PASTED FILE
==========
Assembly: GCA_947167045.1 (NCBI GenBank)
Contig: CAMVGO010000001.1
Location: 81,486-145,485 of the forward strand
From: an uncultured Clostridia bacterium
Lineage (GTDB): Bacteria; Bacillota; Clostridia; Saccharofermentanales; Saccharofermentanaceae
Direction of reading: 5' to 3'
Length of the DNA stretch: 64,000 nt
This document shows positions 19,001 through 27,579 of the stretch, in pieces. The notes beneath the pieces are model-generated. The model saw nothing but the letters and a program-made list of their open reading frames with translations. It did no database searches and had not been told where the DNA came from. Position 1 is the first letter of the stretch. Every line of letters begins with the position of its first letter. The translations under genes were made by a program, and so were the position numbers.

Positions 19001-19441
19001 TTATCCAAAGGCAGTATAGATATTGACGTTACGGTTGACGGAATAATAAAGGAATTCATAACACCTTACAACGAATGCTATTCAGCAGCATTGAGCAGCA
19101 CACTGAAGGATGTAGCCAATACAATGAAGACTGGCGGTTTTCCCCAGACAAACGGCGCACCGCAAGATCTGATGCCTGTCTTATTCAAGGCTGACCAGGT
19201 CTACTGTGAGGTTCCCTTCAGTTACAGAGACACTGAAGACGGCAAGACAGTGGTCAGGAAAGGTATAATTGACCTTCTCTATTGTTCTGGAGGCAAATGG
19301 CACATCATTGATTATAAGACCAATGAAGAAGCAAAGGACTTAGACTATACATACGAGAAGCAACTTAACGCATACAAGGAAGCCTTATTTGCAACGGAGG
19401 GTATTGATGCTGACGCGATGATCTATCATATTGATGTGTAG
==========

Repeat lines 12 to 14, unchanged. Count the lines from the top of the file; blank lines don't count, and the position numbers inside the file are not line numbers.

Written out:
19201 CTACTGTGAGGTTCCCTTCAGTTACAGAGACACTGAAGACGGCAAGACAGTGGTCAGGAAAGGTATAATTGACCTTCTCTATTGTTCTGGAGGCAAATGG
19301 CACATCATTGATTATAAGACCAATGAAGAAGCAAAGGACTTAGACTATACATACGAGAAGCAACTTAACGCATACAAGGAAGCCTTATTTGCAACGGAGG
19401 GTATTGATGCTGACGCGATGATCTATCATATTGATGTGTAG